Malaysia, however, produced its first unicorn – used car marketplace Carsome. The company has raised multiple rounds of funding, and we have indeed seen its showrooms popping up across the country. We have covered the used car industry in our 2020 report, and we intend to launch an updated version in early 2022.
We have to reiterate that we like Malaysia and Vietnam: one as the best test ground for the region (think about Grab and JobStreet) while the other just has fabulous tech talents.
With regards to Thailand – it is still largely an ecosystem that is functioning well on its own. Very few external venture capital investors are able to make a splash there.
9. Investors explore more creative ways to exit; haste to deploy capital raised to make room for larger funds
Over the past year, news of companies raising funds has proliferated (we feel sorry for our friends at tech news outlets – they have been truly busy). Investment activities are picking up pace across regions.
Going public has indeed become a viable path – instead of the traditional US IPO, many have explored other ways, such as SPAC (e.g. Grab, PropertyGuru, FinAccel), and listing on Indonesia Stock Exchange (e.g. Bukalapak, and a few are on the way).
10. Competition for talent in the region becomes more aggressive; more Chinese tech veterans join the region’s tech majors
With increasing investments, especially from Chinese companies looking to set up operations in Southeast Asia, the demand for talent has skyrocketed. Many Chinese tech majors such as ByteDance and Ant Group offer very competitive salaries and benefits to grab talents, including fresh graduates. This competition for talent is expected to continue in 2022 as well.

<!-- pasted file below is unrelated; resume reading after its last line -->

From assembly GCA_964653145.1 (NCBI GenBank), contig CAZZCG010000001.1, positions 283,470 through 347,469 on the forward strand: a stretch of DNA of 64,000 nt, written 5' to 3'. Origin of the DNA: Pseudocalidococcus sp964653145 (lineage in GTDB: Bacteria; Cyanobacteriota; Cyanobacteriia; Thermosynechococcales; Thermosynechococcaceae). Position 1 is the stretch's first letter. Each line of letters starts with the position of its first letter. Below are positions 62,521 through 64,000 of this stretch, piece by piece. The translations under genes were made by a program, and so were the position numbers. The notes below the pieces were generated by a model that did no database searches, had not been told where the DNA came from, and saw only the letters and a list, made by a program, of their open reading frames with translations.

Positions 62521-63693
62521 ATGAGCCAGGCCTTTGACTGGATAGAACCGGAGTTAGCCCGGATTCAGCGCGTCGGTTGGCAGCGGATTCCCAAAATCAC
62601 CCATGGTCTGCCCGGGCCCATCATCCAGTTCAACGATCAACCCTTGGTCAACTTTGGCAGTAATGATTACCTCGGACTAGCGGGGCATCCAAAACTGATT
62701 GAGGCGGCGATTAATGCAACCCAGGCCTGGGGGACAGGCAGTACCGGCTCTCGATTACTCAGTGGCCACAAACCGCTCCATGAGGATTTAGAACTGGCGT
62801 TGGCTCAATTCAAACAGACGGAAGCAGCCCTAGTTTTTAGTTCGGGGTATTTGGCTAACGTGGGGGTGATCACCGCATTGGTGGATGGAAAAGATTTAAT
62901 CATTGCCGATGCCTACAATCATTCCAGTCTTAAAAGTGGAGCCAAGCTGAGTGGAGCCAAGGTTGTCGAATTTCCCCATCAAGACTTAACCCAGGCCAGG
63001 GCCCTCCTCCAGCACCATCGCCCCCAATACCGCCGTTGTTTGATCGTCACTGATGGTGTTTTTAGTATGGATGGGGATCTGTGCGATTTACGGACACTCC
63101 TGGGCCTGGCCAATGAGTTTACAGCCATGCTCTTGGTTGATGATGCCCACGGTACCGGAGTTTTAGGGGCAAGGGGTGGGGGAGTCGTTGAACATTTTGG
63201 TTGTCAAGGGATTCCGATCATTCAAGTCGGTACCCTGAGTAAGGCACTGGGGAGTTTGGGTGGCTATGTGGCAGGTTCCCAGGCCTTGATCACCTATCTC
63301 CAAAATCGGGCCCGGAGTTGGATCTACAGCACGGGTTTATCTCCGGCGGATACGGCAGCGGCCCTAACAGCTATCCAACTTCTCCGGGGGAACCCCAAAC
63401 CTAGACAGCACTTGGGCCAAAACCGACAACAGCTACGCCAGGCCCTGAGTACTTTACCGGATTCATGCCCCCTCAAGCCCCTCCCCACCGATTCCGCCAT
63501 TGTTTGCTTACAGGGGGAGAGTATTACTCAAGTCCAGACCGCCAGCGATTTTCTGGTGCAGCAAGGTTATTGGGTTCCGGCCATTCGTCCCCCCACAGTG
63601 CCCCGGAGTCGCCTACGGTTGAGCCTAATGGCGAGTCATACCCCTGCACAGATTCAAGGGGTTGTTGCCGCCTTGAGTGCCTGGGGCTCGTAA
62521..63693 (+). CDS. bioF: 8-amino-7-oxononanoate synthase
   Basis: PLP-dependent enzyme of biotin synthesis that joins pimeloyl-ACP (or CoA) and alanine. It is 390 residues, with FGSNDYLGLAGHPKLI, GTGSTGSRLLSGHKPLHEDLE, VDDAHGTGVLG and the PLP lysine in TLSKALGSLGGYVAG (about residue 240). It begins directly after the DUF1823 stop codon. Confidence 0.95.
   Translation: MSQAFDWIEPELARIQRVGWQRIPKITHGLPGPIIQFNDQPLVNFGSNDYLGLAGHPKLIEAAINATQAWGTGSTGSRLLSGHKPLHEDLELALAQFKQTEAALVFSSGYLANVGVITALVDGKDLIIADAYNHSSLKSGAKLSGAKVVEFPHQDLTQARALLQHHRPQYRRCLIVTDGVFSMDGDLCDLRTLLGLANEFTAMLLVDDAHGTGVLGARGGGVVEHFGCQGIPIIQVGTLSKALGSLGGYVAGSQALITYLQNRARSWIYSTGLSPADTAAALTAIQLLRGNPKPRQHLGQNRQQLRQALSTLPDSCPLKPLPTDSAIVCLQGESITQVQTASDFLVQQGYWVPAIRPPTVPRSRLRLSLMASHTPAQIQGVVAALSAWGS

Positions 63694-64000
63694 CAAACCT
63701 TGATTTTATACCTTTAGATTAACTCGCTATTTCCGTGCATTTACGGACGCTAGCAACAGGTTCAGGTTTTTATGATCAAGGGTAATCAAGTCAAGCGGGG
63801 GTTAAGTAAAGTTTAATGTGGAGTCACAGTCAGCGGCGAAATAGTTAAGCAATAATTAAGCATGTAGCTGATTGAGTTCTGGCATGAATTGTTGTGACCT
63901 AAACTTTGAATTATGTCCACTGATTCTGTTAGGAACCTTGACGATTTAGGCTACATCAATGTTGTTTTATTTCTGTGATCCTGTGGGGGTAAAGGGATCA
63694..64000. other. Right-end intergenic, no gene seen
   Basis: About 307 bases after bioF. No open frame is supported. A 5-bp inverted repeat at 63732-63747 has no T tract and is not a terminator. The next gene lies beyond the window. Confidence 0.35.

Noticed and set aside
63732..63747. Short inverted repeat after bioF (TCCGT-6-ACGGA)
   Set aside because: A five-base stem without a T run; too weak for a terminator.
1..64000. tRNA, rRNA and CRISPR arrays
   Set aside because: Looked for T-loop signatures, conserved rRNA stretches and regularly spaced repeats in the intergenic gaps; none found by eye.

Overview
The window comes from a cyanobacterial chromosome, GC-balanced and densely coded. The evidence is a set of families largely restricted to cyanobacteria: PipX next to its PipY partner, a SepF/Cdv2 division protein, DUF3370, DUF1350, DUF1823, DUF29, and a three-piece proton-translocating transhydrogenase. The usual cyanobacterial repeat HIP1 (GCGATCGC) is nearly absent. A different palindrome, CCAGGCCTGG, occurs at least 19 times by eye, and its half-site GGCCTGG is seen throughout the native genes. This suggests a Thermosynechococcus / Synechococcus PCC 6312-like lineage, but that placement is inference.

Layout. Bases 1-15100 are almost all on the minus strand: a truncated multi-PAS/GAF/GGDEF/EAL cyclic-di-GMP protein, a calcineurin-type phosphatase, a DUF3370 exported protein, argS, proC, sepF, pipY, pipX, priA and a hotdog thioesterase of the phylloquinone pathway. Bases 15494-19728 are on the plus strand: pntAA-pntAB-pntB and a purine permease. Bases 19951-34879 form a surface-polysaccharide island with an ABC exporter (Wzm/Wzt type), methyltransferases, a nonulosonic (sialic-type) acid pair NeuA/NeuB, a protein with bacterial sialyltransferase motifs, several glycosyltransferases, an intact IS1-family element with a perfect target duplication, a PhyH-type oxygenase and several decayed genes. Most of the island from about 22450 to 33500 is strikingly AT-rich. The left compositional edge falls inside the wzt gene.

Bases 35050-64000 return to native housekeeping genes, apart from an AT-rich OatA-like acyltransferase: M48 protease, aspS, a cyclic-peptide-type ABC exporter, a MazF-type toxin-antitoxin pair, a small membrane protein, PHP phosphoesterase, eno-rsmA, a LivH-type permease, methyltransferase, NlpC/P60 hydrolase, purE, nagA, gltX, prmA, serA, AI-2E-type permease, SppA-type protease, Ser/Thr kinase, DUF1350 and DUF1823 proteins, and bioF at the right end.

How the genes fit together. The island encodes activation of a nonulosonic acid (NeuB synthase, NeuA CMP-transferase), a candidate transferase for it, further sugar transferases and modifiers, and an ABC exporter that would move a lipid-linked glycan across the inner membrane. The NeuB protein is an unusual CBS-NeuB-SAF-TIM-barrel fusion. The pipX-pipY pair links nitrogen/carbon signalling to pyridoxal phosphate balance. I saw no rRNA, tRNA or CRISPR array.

As for more Chinese tech veterans joining the region’s tech majors – look no further than Shopee.
1. Southeast Asia remains the hottest region for Chinese companies
Southeast Asia continues to hold prominence for overseas operations of Chinese companies owing to its proximity both geographically and culturally. However, there is potential for other regions to emerge, in particular Latin America, (broader) Middle East, and Europe (yes there are lots of opportunities there as well).
2. E-commerce ecosystem players and B2B/enterprise companies are particularly bullish about Southeast Asia
Refer to number 4 of Southeast Asia predictions.
3. TikTok resumes its growth path; ByteDance further expands its overseas footprint
Even though there were a few hiccups at the beginning of the year, TikTok grew by 40% in 2021 and reached 1 billion users in 2022. Southeast Asia is the second-largest region for TikTok with 198 million users while North America and Europe rank third and fourth respectively.
ByteDance is one of the fastest-growing Chinese companies in Southeast Asia. As of the end of 2021, there were more than 400 job vacancies listed by ByteDance on various job portals. ByteDance’s extensive hiring is worldwide. There were more than 1,000 new hires globally from January 2021 to August 2021 – in contrast to the constant rumours of retrenchments in China.
4. Alibaba still struggles with its foreign subsidiaries and joint ventures